“You know that they require to be seen by doctors, but if there is no treatment, you offer prayers so that they stop having other thoughts or give up hope,” Pastor Stephen Genda tells the BBC.

The problems have now been compounded as clinical officers have joined the strike.

They provide outpatient services and constitute the backbone of healthcare, especially in rural areas. But they have vowed not to budge until their demands are met.

“The government is not going to give anything without a fight,” says Peterson Wachira, the chairman of the Kenya Union of Clinical Officers.

The government says it is paying salary arrears to doctors and has offered to hire intern doctors.

The offer followed negotiations, including court-mandated talks that involved representatives of different government departments.

But the doctors rejected it, saying the pay being offered to interns amounted to a big reduction of the amount that had been agreed in a 2017 deal.

The government set the new figure at $540 (£430) a month, but the union says $1,600 had been agreed for pay and allowances in the deal.

The authorities have been unable to hire all the trainee doctors as they say there is not enough money to pay all the prospective interns.

This has left many feeling bitter and unwanted.

Micheni Mike, a graduate doctor waiting to be posted, told the BBC at the beginning of the strike that the government “does not prioritise you and the skills that you hold”.

Shirley Ogalo, a dental surgeon who is also waiting to be hired, says that graduating was a very a nice moment “but now I’m fighting”.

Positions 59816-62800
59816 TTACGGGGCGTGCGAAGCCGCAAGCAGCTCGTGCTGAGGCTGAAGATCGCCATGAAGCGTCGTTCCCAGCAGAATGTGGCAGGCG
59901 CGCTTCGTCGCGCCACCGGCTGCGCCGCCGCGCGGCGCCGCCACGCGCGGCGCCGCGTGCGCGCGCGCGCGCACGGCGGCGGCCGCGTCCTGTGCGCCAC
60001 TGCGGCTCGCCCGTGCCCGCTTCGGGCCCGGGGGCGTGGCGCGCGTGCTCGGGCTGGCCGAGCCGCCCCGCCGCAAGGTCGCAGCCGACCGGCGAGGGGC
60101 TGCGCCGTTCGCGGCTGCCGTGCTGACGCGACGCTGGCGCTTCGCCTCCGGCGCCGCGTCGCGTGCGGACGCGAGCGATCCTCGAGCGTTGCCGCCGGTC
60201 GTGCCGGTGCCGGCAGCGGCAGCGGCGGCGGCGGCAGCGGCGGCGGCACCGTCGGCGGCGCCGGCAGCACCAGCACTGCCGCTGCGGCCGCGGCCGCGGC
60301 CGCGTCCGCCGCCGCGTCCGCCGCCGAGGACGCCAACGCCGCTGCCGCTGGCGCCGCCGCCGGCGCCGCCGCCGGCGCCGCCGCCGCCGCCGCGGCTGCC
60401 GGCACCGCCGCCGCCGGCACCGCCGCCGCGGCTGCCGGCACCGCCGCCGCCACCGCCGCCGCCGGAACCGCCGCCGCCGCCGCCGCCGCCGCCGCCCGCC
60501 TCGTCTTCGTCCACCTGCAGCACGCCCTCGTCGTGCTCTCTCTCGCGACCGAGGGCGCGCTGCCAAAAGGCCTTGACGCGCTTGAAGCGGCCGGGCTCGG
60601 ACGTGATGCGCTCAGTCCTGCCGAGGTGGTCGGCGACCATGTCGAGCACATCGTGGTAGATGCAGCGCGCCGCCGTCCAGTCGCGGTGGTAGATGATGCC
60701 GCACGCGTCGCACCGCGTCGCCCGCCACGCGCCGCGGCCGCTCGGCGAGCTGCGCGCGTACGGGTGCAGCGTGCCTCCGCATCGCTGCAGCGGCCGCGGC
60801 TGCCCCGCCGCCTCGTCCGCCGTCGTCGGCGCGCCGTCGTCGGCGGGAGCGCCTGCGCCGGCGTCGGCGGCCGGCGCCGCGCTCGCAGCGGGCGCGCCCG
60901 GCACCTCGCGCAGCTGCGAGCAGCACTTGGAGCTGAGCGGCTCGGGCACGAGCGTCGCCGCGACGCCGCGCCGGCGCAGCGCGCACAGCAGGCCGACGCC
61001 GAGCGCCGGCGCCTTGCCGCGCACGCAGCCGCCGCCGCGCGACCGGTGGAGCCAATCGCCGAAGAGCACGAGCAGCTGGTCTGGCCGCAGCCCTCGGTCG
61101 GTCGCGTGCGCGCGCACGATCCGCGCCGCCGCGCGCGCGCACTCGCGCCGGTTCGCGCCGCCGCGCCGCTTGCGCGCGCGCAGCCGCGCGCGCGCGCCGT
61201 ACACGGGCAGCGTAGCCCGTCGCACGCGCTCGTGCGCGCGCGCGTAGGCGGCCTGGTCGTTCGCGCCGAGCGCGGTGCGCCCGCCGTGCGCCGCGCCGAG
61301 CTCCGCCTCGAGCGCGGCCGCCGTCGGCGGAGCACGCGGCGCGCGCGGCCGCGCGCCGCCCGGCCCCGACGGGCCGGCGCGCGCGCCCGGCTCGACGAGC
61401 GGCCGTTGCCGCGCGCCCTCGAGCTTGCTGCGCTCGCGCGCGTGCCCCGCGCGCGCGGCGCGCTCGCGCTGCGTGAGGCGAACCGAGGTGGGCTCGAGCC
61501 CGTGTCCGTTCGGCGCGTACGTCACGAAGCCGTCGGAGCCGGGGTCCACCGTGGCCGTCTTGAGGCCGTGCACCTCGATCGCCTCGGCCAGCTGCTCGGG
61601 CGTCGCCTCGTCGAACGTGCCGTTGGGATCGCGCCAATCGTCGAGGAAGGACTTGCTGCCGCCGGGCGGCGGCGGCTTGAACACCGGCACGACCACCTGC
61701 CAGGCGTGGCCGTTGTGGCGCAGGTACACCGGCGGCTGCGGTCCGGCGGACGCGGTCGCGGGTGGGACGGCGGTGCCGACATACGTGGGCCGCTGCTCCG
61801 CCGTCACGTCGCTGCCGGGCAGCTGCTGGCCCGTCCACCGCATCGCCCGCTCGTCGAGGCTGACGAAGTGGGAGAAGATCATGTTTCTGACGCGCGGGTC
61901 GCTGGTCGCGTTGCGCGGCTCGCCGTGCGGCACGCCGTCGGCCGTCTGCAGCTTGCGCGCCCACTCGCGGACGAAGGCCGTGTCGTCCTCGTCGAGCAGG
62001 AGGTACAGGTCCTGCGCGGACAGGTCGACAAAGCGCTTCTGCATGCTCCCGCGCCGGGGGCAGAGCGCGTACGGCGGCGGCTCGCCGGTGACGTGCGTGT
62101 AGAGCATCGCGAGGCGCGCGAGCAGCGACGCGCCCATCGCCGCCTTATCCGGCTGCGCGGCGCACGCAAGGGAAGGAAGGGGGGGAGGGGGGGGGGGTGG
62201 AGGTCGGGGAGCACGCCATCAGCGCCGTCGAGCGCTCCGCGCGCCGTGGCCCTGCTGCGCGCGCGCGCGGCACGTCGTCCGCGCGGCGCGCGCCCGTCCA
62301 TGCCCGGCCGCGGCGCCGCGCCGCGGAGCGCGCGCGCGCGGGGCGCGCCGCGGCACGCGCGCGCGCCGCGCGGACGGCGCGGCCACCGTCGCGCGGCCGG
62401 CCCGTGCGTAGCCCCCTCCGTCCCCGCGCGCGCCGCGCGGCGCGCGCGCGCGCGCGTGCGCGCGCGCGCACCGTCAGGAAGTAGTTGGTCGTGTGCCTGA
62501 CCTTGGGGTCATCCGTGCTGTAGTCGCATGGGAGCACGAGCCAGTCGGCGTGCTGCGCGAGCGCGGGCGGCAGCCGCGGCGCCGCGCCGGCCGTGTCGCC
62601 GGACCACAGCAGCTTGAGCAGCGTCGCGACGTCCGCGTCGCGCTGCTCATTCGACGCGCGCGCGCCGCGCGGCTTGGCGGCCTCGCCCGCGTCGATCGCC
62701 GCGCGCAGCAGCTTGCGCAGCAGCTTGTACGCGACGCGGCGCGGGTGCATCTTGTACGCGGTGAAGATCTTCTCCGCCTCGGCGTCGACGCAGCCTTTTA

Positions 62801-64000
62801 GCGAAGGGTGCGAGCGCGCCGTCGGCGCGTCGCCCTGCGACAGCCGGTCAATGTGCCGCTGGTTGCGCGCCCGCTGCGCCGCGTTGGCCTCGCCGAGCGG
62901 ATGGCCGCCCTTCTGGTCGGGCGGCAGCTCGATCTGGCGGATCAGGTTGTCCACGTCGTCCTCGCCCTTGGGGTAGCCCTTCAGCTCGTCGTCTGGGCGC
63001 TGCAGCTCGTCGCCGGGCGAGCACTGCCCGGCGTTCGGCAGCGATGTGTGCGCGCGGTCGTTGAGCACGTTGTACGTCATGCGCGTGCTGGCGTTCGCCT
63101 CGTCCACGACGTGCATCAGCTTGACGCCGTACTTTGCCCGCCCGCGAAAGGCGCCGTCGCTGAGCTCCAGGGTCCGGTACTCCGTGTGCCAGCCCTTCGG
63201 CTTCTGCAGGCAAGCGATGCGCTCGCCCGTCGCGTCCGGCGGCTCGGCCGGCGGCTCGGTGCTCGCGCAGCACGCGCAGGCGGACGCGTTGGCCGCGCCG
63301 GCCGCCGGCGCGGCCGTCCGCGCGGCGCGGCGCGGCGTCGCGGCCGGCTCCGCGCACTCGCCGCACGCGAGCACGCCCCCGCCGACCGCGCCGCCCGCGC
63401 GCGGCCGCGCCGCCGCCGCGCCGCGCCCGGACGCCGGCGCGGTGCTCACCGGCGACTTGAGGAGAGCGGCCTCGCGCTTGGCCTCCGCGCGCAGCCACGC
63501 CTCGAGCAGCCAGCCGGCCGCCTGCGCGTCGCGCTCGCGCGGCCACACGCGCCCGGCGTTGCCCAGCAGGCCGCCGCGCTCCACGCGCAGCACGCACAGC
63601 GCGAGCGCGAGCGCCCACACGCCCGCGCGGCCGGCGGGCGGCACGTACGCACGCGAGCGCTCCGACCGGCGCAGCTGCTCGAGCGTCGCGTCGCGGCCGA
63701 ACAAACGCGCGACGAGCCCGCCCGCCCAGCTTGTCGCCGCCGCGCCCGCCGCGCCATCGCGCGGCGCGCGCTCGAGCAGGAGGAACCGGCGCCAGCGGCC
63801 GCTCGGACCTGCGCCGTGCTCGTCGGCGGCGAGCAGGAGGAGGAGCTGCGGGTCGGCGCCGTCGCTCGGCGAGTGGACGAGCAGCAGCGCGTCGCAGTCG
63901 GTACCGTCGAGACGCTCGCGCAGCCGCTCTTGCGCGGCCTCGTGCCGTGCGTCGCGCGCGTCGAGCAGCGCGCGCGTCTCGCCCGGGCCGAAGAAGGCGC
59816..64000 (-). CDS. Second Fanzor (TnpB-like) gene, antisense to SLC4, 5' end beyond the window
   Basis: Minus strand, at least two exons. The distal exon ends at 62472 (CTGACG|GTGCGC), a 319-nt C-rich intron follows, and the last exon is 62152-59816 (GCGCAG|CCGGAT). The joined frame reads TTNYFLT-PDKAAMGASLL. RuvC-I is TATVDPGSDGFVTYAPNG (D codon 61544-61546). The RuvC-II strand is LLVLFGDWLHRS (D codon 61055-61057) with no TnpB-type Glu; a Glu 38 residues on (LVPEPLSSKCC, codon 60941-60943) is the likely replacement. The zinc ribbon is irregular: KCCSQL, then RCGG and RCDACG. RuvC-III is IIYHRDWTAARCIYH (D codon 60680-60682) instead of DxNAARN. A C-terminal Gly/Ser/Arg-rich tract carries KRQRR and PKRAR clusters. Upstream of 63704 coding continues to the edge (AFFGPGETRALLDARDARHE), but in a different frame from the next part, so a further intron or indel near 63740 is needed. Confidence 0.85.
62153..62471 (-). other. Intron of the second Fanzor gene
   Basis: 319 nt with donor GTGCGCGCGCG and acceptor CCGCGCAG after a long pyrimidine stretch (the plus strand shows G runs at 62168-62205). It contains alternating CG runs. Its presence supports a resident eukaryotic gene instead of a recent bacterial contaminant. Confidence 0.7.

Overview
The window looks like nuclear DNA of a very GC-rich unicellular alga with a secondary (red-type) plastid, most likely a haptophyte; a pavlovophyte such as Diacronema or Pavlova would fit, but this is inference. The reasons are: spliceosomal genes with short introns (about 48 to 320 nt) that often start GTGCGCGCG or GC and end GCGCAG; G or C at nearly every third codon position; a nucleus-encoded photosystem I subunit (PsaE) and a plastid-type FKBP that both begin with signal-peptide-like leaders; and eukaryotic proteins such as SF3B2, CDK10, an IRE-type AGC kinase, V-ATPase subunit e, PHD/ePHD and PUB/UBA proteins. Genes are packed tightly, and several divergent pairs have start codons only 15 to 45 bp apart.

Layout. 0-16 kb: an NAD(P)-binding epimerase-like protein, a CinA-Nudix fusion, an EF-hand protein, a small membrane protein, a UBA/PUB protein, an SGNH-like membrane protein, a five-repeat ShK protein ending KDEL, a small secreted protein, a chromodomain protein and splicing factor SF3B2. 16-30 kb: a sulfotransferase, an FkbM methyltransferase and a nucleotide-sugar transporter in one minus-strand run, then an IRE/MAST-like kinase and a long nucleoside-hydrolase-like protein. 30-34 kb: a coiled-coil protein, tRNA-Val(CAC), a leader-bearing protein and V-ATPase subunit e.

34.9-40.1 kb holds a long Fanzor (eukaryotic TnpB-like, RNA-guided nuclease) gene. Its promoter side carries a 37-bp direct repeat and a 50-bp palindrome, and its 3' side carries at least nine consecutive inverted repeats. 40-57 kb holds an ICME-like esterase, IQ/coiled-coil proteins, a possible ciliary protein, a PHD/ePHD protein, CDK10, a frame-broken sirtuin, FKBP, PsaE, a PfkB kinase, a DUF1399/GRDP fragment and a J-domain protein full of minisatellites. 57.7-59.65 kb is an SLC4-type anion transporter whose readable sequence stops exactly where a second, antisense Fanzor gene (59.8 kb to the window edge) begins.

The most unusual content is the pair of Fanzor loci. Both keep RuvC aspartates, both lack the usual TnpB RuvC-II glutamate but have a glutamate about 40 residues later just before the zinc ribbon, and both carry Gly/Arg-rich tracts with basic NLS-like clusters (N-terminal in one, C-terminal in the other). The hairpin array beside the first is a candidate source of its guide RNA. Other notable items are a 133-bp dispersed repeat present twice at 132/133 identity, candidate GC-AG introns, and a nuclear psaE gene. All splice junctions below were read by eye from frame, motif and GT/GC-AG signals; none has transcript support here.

“You see your colleagues – the people who did other courses – they are flourishing. Some have started families. It’s depressing, it gives you a lot of frustration,” she tells the BBC.

The authorities are beginning to take a harder line.

Some of the governors heading county governments, which are responsible for the bulk of health functions, have threatened to sack the doctors.

The Council of Governors Health Committee chairman, Muthomi Njuki, has said some of the doctors’ demands were “unreasonable” and “difficult to implement”.

One public hospital in Nairobi announced last week that it was laying off more than 100 doctors participating in the strike. But up to now the health workers have vowed to stay put.

Mr Bhimji accused the government of not being “concerned about the services that we offer, otherwise if they had concerns they would be sitting down and discussing” the issues.

Religious figures and opposition leaders are among those who have called on the government to re-open negotiations with the doctors and have the hospitals back running.

But this could still drag on for months – the stoppage in 2017 lasted about 100 days.

But Ms Mbugua, who has a 10-month-old sick baby, hopes the strike will end soon.

“We want the doctors to come back – for things to be normal again,” she says.

Source: BBC